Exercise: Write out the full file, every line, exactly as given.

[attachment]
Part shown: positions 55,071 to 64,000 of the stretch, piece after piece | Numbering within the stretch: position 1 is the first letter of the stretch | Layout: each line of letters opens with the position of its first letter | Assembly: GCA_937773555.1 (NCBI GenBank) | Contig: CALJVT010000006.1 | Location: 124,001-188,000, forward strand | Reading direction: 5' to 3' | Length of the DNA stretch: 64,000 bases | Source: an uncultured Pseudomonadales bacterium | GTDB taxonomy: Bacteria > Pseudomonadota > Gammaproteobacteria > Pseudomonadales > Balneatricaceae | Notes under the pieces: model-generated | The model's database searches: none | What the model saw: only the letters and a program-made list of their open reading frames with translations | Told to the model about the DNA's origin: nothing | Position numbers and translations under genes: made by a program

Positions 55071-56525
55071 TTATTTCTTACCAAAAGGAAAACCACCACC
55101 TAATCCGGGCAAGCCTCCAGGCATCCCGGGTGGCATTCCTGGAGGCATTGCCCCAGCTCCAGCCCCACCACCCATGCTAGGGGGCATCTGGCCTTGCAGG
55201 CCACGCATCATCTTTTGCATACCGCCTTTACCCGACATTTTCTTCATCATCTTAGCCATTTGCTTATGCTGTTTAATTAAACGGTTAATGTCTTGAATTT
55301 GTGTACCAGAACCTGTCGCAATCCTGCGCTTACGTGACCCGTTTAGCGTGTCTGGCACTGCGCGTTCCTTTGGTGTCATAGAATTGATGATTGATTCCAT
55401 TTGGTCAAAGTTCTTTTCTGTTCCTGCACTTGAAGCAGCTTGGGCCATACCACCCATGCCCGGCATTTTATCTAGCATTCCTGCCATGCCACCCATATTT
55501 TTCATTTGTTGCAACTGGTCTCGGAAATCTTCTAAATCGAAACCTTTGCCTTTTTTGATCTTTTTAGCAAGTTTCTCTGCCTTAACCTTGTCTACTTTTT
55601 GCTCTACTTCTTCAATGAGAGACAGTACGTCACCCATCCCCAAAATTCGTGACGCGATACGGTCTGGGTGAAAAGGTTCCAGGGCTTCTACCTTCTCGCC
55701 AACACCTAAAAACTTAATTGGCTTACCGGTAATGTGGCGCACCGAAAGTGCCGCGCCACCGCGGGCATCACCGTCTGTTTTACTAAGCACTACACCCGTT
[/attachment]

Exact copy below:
Part shown: positions 55,071 to 64,000 of the stretch, piece after piece | Numbering within the stretch: position 1 is the first letter of the stretch | Layout: each line of letters opens with the position of its first letter | Assembly: GCA_937773555.1 (NCBI GenBank) | Contig: CALJVT010000006.1 | Location: 124,001-188,000, forward strand | Reading direction: 5' to 3' | Length of the DNA stretch: 64,000 bases | Source: an uncultured Pseudomonadales bacterium | GTDB taxonomy: Bacteria > Pseudomonadota > Gammaproteobacteria > Pseudomonadales > Balneatricaceae | Notes under the pieces: model-generated | The model's database searches: none | What the model saw: only the letters and a program-made list of their open reading frames with translations | Told to the model about the DNA's origin: nothing | Position numbers and translations under genes: made by a program

Positions 55071-56525
55071 TTATTTCTTACCAAAAGGAAAACCACCACC
55101 TAATCCGGGCAAGCCTCCAGGCATCCCGGGTGGCATTCCTGGAGGCATTGCCCCAGCTCCAGCCCCACCACCCATGCTAGGGGGCATCTGGCCTTGCAGG
55201 CCACGCATCATCTTTTGCATACCGCCTTTACCCGACATTTTCTTCATCATCTTAGCCATTTGCTTATGCTGTTTAATTAAACGGTTAATGTCTTGAATTT
55301 GTGTACCAGAACCTGTCGCAATCCTGCGCTTACGTGACCCGTTTAGCGTGTCTGGCACTGCGCGTTCCTTTGGTGTCATAGAATTGATGATTGATTCCAT
55401 TTGGTCAAAGTTCTTTTCTGTTCCTGCACTTGAAGCAGCTTGGGCCATACCACCCATGCCCGGCATTTTATCTAGCATTCCTGCCATGCCACCCATATTT
55501 TTCATTTGTTGCAACTGGTCTCGGAAATCTTCTAAATCGAAACCTTTGCCTTTTTTGATCTTTTTAGCAAGTTTCTCTGCCTTAACCTTGTCTACTTTTT
55601 GCTCTACTTCTTCAATGAGAGACAGTACGTCACCCATCCCCAAAATTCGTGACGCGATACGGTCTGGGTGAAAAGGTTCCAGGGCTTCTACCTTCTCGCC
55701 AACACCTAAAAACTTAATTGGCTTACCGGTAATGTGGCGCACCGAAAGTGCCGCGCCACCGCGGGCATCACCGTCTGTTTTACTAAGCACTACACCCGTT